"So," they say, "nobody's perfect!"
But the Vinedresser won't buy that.
Given the opportunity, He will trim the unproductive suckers and shape the branches so each one will bask in Sonlight.

Sunday, January 29, 2012

Notes on Prayer; Does It Make Any Difference by Philip Yancey

48.2    God is intimate because he is infinite, as air is intimate with my lungs. If he were vast as the cosmos without being infinite, he would be unapproachable.
Father, your constant presence fills my life with praise and gratitude, even in those moments when you seem remote. I sit, fingers poised over the keyboard, unable to verbalize what I feel toward you, but I don’t have to feel anything for my mind to know, and my spirit to believe you are here. Thanks for faith beyond sensing with my human faculties, and understanding beyond the reasoning ability of my human mind.
48.3 The hard part about relating to God in prayer is shaking the human habit of dishonesty. Any pretense completely closes off our communication with the eternal One, so I must examine every thought, every word, to ensure its truth.
Though I want to approach God prepared, that does not consist of rehearsing my thoughts as a lawyer rehearses his case. Preparation for prayer is simply reminding myself who God is, and who I am in relation to him. Then I verbalize as the thoughts appear in my mind; no thoughts, no words. Such wordless prayer is not “thoughtless” prayer.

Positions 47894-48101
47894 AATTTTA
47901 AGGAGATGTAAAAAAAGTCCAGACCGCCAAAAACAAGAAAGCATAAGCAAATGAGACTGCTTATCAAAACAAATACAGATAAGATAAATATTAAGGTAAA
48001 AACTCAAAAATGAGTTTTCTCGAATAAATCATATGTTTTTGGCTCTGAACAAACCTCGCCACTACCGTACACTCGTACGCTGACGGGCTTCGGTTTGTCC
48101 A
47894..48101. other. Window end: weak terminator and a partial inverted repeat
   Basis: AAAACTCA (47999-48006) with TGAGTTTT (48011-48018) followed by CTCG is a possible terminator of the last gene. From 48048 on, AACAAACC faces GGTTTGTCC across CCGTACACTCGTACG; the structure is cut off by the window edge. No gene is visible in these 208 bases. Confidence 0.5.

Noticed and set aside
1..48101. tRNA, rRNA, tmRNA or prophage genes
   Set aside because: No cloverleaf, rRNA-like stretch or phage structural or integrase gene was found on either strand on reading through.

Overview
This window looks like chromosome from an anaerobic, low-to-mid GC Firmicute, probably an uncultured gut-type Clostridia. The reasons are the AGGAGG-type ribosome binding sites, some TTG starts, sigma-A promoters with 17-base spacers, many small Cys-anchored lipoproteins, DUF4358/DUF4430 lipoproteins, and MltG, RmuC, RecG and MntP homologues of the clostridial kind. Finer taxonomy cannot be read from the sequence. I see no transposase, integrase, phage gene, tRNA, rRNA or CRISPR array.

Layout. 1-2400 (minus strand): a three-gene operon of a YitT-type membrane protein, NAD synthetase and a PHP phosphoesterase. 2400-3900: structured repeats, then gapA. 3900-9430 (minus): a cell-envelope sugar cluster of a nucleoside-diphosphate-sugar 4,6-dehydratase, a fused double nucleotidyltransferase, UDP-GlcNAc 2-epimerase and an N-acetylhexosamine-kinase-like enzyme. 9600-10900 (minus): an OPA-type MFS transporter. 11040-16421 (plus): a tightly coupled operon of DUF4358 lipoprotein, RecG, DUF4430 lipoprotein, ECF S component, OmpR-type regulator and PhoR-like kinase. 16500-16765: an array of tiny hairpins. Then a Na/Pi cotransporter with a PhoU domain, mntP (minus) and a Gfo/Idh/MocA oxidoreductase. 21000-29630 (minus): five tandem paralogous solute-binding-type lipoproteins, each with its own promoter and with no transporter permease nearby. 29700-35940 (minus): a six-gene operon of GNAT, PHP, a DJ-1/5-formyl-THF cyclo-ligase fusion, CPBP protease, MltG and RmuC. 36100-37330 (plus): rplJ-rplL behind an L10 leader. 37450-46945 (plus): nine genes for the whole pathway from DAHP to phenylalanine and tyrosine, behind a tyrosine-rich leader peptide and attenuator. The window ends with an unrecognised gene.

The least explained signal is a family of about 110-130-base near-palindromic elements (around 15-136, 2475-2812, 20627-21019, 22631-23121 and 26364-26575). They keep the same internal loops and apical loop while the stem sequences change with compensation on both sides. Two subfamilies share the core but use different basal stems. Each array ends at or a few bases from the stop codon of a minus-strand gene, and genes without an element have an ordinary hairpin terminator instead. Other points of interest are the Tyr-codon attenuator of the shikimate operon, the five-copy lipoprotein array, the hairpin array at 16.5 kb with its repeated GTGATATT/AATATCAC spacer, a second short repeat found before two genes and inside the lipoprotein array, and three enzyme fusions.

I can illustrate wordless prayer by comparing it to a popcorn popper. Switch the power on and the blower begins kicking the corn around in the popping chamber even before the heating element gets hot. The corn may jump toward the outlet, but the air-flow won’t carry it out of the mouth until it gets hot enough to explode into a fluffy, white morsel of popped corn.
“Thoughtless” prayer, rather than wordless, is memorized or habitual, formal prayer. But that’s not necessarily a bad thing either, unless it becomes meaningless repetition as in a mantra. Calling repeatedly on God can be a heartfelt plea.
I used to struggle with wrong or “improper” thoughts while praying, but now realize they are not a problem. Instead of trying to filter it out of the prayer, I simply give the wrong thought to God, repent of it if needed and thank him for his forgiveness. Satan must get really mad when I steal his thunder like that.

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